Growing up on a farm as a kid, and being about as outdoorsy as a Kardashian, I often turned to old black and white films to escape to a world I thought better suited my own eclectic personality. I fell in love with the romanticized version of Hollywood and idolized the glamorous femme fatales of Film Noir along with their charming and roguish leading men.
I credit much of my infatuation to the mystique that shrouded the lives of Hollywood stars, and as an adult, I’ve tried to learn more about the real people behind these beloved characters through devouring various memoirs, biographies, and documentaries. Oftentimes, as one might expect, public perception and tabloids that dominated a very controlled news cycle do not match what lies beneath the surface.
I think one of the greatest challenges for film biographers is to get to some sliver of the truth by pulling back the studio-controlled veneer and separating myth from reality. This is a quality that very few achieve.
In preparation for Ryan Murphy’s new anthology series Feud: Bette & Joan on FX, I decided to visit Shaun Considine’s critically acclaimed work Bette & Joan: The Divine Feud to learn about the series of events that sparked Bette Davis and Joan Crawford’s dramatic schism – and hopefully learn more about the real lives of these iconic starlets of the silver screen.
Bette & Joan: The Divine Feud chronicles the infamous rivalry between the two Hollywood legends. Beginning with their childhoods, the book covers a wide range of topics, from the alleged event that sparked their general dislike of one another (when Joan stole Bette’s headlines with her high profile divorce, thus taking attention away from what Bette thought would be her big Hollywood break), to the highs and lows of their iconic careers, to their torrid personal lives and struggles working in a misogynistic, ageist, and exploitative industry.
Considine empathically shows how their enmity evolves from mild irritation and jealousy to a full on weave-snatching extravaganza that comes to a palatable head with the filming of Whatever Happened to Baby Jane? and its follow-up, Hush…Hush, Sweet Charlotte. The author takes a stab at all the behind the scenes drama in an attempt to reconstruct the series of events that erupted into their feud of epic proportions.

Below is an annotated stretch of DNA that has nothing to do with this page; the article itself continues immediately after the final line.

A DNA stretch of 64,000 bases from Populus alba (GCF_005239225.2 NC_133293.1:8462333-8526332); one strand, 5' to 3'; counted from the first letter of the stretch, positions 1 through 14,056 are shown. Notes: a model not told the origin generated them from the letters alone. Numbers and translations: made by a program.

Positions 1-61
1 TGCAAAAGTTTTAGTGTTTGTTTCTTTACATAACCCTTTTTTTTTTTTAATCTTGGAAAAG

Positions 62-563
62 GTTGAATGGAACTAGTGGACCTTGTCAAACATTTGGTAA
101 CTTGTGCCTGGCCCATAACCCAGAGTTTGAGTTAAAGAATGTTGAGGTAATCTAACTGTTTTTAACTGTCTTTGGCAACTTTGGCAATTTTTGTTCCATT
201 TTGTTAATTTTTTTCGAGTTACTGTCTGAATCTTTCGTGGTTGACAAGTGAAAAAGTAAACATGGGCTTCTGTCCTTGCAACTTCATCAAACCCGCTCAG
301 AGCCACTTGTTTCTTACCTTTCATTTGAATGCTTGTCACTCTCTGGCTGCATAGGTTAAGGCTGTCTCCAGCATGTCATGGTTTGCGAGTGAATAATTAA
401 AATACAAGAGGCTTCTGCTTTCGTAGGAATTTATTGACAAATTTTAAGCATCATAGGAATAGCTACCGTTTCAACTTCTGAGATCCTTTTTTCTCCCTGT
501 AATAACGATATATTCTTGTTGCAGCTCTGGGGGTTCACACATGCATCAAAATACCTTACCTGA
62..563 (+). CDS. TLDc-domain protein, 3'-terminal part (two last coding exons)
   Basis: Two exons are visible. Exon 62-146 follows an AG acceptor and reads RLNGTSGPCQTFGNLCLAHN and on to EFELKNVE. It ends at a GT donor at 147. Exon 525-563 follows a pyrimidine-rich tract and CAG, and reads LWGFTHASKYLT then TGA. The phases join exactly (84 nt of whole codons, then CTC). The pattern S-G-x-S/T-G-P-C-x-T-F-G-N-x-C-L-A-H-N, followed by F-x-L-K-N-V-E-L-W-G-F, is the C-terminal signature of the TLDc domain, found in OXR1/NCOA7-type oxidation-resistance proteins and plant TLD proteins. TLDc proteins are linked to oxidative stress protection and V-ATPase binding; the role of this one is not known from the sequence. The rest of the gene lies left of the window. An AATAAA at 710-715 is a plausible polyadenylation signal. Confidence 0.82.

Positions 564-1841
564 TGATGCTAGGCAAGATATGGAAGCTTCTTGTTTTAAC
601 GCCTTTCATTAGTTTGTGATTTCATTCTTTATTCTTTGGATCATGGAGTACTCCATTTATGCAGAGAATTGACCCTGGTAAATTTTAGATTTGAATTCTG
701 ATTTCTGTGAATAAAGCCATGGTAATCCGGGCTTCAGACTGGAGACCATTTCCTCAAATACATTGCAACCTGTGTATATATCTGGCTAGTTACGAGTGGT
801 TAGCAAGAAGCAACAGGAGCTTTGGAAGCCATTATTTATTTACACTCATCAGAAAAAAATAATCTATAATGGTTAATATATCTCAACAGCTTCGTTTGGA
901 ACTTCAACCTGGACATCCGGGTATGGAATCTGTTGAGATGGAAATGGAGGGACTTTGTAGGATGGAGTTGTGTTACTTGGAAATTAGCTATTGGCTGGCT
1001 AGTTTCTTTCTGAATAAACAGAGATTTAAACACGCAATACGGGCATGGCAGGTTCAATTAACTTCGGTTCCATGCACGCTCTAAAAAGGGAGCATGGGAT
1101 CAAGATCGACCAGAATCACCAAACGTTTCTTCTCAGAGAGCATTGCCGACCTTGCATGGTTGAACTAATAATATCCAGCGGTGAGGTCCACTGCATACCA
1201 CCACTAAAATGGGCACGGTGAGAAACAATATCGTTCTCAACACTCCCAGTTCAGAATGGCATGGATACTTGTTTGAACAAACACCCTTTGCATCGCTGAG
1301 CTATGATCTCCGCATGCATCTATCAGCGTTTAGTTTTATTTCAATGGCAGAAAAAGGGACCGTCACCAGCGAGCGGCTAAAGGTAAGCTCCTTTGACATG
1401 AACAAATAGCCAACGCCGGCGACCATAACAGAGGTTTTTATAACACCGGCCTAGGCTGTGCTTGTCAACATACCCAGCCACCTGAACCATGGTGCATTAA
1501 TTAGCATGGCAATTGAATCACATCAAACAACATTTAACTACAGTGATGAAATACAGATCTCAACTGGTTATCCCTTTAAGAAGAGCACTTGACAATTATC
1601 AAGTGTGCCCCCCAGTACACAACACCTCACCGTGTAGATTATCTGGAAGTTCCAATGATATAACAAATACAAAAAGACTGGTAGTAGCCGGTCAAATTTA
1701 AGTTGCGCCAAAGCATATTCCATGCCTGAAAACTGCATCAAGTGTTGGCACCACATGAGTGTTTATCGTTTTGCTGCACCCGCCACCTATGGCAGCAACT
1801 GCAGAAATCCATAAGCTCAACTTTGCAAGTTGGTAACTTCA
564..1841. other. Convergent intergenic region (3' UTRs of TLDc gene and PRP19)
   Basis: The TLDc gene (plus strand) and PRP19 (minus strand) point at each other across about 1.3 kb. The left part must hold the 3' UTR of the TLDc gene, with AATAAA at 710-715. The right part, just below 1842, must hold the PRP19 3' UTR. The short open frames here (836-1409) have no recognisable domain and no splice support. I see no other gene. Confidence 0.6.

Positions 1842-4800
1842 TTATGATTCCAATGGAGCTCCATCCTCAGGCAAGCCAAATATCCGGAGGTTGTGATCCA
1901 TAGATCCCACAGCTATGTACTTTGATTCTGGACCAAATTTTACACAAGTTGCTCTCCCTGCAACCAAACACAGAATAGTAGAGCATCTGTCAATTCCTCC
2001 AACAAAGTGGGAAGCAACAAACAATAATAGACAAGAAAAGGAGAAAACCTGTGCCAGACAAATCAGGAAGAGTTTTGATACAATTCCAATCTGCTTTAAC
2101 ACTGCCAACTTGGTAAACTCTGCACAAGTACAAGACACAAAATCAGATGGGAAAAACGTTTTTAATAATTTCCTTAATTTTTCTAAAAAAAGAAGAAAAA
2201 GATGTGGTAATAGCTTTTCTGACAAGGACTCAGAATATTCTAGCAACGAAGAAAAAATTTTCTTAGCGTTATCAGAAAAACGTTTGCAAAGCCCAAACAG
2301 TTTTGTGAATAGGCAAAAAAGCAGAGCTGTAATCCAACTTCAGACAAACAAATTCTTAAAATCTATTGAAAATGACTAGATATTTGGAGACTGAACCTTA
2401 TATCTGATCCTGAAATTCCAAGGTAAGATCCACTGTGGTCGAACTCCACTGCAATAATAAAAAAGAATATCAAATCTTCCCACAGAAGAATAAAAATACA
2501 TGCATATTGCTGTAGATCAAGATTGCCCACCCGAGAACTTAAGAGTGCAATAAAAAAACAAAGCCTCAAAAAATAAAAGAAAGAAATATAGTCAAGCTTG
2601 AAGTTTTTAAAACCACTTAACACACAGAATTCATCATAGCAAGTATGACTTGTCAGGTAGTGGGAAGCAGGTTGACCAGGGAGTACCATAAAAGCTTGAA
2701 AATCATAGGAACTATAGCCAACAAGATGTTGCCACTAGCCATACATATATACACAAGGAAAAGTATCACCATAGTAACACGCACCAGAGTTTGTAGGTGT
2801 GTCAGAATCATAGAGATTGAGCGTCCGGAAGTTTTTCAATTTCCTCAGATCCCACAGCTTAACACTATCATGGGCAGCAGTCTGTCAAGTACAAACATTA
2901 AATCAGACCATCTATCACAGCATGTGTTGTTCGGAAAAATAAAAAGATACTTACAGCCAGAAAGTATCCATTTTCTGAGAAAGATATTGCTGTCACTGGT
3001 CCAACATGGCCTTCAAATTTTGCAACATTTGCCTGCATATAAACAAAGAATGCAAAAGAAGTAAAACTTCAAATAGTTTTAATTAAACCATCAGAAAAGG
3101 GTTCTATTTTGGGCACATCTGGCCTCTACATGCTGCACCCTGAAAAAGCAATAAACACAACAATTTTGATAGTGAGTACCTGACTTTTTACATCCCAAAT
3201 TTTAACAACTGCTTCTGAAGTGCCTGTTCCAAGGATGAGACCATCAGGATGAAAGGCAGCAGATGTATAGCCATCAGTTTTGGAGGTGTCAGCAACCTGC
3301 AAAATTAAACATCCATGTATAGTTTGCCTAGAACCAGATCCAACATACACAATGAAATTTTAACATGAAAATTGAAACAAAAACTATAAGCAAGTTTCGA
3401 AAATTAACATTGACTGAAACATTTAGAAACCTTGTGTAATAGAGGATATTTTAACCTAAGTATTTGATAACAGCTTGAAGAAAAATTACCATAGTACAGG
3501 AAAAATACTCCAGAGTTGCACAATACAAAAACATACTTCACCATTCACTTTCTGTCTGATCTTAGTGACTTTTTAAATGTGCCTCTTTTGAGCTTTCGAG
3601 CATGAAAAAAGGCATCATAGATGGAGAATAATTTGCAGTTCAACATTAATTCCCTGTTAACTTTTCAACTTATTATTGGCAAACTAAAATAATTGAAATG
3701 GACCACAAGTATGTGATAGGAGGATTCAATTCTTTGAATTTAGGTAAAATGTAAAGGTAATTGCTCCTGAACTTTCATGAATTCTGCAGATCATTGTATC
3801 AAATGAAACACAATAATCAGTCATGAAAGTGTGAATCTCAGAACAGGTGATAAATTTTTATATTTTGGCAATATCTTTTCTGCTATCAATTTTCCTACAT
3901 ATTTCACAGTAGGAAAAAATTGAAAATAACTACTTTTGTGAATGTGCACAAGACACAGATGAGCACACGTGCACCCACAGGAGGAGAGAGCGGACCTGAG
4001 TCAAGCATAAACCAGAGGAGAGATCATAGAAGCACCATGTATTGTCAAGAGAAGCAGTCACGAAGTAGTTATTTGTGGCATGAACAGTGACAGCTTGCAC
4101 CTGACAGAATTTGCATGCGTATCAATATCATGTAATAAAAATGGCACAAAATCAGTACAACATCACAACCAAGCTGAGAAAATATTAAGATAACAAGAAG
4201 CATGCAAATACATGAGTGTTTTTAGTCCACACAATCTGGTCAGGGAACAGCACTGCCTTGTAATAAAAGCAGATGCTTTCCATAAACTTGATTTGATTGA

I appreciate the fact that Considine gives the same attentive care to both starlets and does his best to portray them in an equitable light, including a multitude of perspectives and anecdotes to express a variety of competing viewpoints on a single event. It’s all laid out nicely and concisely, thus allowing the reader to think critically and assess the difference between the real events and celebrity gossip.
The book is, as it should be, well researched and effortlessly structured. It has a smooth narrative feel that is thankfully compelling as Considine chronologically weaves various sources from interviews to news articles into a tale that is brimming with anticipation. It might seem a bit overwhelming to cover so much ground with two stars in a single biography, and yet Considine does it with such ease that you aren’t taken out of the moment by having to mentally switch gears every time he moves between the two stars.
By far the greatest strength of this book is how Considine portrays Bette and Joan as flawed individuals in an effort to move beyond their onscreen personas. It allows readers to see the lasting impact of their feud by bringing Bette and Joan’s individual insecurities and struggles to life. In a trailer for the FX series, Catherine Zeta-Jones poignantly remarks that “Feuds are never about hate. Feuds are about pain.” I think this statement best summarizes the underlying thesis of Considine’s work as he explores the root cause and destructive force of the rivalry.
Finishing the book left me with a feeling of just how important it is to try to put one’s petty differences aside, especially in the face of adversity. Even though Bette and Joan had disparate upbringings, they both tried to fight against the same oppressive Hollywood studio system and could have been great allies had they moved past their grudges. By showing the ravages of divisiveness, Considine shows that even though taking the low road may seem like the more satisfying path, it really doesn’t amount to anything at the end of the day, nor does it address the existing systemic problems.
Despite the fact that the book remains a bit sensational at times, and I would need to do additional research to separate fact from fiction, Bette & Joan: The Divine Feud provides illumination on some key contemporary issues that I think we can all take to heart. It will be interesting to see how Ryan Murphy adapts this well-documented feud for television, and I hope that he uses the show to portray the not often shown, vulnerable side of these beloved actresses and provides a platform for discussion regarding ageism and sexism in both the film industry and society at large.
-Fisher Adwell is an Information Services Assistant at Lawrence Public Library.
Film stills via Wikimedia Commons